We all know those Japanese cats are gifted with their hands. Origami wouldn’t have been a thing if our far eastern friends had big clumsy fingers like me. Equally, one of the 20th century’s most iconic designers — Isamu Noguchi — would not have changed the world of lighting with his Akari lamp designs should his heritage have been entirely American. The Los Angeles-born American-Japanese designer’s famous lantern-inspired paper lampshades have spawned a million copycats, but their original material is less well-known.
Hailing from Gifu, in the heart of Japan, Mino washi is so special thanks to the area’s crystal clear rivers and mulberry trees — the water and the bark have been used since the 8th century to produce the paper that was used both in Noguchi’s lighting sculptures, and the fishermen’s lanterns that inspired them. Of course, there are a million and one other uses for Mino washi, and many are on display in an enlightening exhibition at London’s The Proud Archivist.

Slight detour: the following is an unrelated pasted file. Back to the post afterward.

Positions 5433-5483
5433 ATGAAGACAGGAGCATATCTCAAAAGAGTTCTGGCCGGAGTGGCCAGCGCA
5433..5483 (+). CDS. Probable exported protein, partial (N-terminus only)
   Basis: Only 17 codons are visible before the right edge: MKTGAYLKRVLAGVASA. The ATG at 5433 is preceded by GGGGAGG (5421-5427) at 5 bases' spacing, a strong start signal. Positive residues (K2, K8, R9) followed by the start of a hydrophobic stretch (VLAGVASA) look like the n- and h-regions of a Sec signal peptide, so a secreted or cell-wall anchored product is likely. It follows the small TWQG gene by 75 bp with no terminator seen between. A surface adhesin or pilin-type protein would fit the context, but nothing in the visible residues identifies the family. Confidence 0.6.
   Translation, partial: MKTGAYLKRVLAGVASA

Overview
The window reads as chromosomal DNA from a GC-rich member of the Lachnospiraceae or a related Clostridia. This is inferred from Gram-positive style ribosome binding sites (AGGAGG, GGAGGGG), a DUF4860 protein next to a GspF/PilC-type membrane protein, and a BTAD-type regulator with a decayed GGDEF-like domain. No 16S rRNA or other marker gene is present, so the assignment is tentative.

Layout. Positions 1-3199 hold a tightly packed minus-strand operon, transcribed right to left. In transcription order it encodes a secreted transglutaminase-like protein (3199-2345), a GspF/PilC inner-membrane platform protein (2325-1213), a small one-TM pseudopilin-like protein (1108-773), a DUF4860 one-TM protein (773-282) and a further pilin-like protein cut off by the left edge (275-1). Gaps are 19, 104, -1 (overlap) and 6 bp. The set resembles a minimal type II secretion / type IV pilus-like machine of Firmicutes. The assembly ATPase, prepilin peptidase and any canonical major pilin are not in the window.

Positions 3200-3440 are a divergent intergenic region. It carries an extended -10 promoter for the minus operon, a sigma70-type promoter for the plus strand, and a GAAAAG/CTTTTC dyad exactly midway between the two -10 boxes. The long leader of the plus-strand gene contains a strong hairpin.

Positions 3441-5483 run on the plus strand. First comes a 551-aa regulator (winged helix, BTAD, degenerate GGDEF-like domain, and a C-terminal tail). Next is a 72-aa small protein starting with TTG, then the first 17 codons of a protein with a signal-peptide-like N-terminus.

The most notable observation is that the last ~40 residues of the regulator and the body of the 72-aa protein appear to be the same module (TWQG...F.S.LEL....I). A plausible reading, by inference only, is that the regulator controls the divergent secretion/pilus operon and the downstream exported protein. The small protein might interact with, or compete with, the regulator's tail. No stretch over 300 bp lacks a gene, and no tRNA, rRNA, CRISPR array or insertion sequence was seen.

Swiss studio atelier oï are among the designers joining Noguchi’s famed pieces — presented in partnership with Oxo Tower’s Japanese design shop Wagumi, there’s a paper trail of pretty products to take home too.